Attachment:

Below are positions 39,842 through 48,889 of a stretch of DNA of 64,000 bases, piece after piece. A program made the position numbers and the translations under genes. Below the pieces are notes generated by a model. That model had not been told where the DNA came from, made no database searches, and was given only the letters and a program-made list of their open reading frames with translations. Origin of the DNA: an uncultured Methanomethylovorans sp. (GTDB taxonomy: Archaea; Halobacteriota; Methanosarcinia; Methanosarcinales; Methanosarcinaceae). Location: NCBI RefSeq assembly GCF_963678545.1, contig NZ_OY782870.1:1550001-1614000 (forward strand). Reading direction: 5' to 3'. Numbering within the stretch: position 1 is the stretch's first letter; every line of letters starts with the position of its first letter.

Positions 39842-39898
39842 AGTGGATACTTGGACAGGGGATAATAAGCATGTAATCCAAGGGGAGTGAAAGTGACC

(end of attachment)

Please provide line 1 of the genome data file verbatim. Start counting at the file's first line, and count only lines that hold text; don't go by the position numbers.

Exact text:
Below are positions 39,842 through 48,889 of a stretch of DNA of 64,000 bases, piece after piece. A program made the position numbers and the translations under genes. Below the pieces are notes generated by a model. That model had not been told where the DNA came from, made no database searches, and was given only the letters and a program-made list of their open reading frames with translations. Origin of the DNA: an uncultured Methanomethylovorans sp. (GTDB taxonomy: Archaea; Halobacteriota; Methanosarcinia; Methanosarcinales; Methanosarcinaceae). Location: NCBI RefSeq assembly GCF_963678545.1, contig NZ_OY782870.1:1550001-1614000 (forward strand). Reading direction: 5' to 3'. Numbering within the stretch: position 1 is the stretch's first letter; every line of letters starts with the position of its first letter.